After COVID-19, measles, Congo now battling second Ebola outbreak

4 deaths reported as Equateur province gets first new Ebola cases since 2018

congo-ebola-reuters Moise Vaghemi, 33, (L) an Ebola survivor who works as a nurse cares for a patient who is suspected to be suffering from Ebola, inside the Biosecure Emergency Care Unit (CUBE) at the Ebola treatment centre in Katwa, near Butembo, in the Democratic Republic of Congo, October 3, 2019 | REUTERS/Zohra Bensemra/File Photo

The Democratic Republic of Congo has reported four deaths from Ebola in what is now the second outbreak in the country, with the new cases reported in the western Equateur province—the first time the province has reported Ebola cases since 2018.

DRC Health Minister Bobo Boloko Bolumbo confirmed that four people had died and that all the deaths analysed since May 18 were due to the Ebola virus.

“I ask the population to be calm and continue to respect hygiene measures. Regularly wash your hands with soap. Don’t say greet with your hands. Don’t touch ill or dead people who had a fever or bleeding,” he urged the public.

The new cases are reported in Equateur, while the existing clusters were identified in April nearly 1,000km away in the eastern regions of the country.

The World Health Organisation Director-General Tedros Adhanom Ghebreyesus also tweeted the developments, warning that COVID-19 was not the only health threat facing the world.

“A new #Ebola outbreak detected in western #DRC, near Mbandaka, Équateur province. @MinSanteRDC has identified 6 cases, of which 4 people have died. The country is also in final phase of battling Ebola in eastern DRC, #COVID19 & the world’s largest measles outbreak,” Tedros tweeted.

The DRC has 611 cases of the novel coronavirus ands has suffered 20 deaths since the first case was reported in mid-March.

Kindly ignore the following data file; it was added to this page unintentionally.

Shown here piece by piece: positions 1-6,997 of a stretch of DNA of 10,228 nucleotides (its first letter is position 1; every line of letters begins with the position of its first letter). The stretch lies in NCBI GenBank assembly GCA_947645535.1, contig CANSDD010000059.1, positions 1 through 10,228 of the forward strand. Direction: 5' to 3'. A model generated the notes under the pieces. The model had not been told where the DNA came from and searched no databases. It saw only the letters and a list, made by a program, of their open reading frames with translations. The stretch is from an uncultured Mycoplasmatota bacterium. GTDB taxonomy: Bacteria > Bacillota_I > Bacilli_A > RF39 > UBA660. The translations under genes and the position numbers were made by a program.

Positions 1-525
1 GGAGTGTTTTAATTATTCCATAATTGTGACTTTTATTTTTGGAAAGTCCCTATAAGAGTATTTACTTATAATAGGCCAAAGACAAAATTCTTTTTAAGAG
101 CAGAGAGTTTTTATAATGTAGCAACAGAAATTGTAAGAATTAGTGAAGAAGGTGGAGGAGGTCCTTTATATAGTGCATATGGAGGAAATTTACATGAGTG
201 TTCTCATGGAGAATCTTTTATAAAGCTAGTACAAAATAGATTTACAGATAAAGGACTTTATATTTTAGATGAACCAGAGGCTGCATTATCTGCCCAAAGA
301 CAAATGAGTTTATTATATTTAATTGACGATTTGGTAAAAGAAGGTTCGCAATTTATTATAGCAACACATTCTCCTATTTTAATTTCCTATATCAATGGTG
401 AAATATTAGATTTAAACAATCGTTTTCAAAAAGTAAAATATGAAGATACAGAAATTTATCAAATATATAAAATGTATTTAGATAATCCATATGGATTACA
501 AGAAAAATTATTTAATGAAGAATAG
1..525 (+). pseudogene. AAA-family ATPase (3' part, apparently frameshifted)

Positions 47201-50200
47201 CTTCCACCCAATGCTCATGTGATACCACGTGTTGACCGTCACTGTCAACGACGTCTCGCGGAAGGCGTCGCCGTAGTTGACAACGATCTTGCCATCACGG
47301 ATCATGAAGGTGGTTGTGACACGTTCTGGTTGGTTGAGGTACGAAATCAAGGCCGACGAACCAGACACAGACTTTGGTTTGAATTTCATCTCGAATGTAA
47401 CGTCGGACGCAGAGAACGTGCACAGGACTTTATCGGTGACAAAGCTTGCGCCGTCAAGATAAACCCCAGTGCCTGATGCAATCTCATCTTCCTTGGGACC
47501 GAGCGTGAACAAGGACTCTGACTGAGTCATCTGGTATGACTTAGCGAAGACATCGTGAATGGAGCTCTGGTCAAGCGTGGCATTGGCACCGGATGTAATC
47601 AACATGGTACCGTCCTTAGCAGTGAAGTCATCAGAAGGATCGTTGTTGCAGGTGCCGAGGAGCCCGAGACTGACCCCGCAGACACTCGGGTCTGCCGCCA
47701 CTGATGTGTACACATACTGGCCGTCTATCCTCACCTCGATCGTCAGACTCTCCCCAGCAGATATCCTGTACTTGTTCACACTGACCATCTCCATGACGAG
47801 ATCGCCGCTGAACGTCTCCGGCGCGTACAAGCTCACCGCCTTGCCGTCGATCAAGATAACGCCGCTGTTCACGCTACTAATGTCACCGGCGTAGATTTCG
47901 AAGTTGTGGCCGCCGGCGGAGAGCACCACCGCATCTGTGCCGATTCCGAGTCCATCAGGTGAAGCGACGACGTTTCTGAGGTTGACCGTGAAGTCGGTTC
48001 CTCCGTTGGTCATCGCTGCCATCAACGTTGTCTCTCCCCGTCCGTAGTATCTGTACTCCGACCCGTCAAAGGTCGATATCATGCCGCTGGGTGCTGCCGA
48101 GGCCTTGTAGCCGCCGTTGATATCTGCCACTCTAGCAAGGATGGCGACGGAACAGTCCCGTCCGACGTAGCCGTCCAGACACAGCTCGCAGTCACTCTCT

“WHO already has staff in Mbandaka, #DRC supporting the new #Ebola outbreak response. This outbreak is a reminder that #COVID19 is not the only health threat people face. WHO is continuing to monitor & respond to many health emergencies,” Tedros added.

The DRC and Uganda were the two countries hit by a renewed Ebola outbreak in 2018, two years since the Western African Ebola virus epidemic (2013-2016) had spread across West Africa, infecting 28,000 people worldwide and killing 11,323.

The 2018 outbreak, termed the Kivu Ebola epidemic, primarily affected the DRC and Uganda and is still ongoing. It has left over 2,200 people dead out of the over 3,800 people that have been infected.

By late 2019, a vaccine for Ebola, the rVSV-ZEBOV vaccine or ‘Ervebo’ received regulatory approval by the European Medicine Agency. In November, it received prequalification by the WHO, in what was by then the fastest vaccine prequalification process every conducted by the organisation.

The DRC is also battling an unprecedented Measles outbreak that began in early 2019 and that has infected over 341,000, killing over 6,400.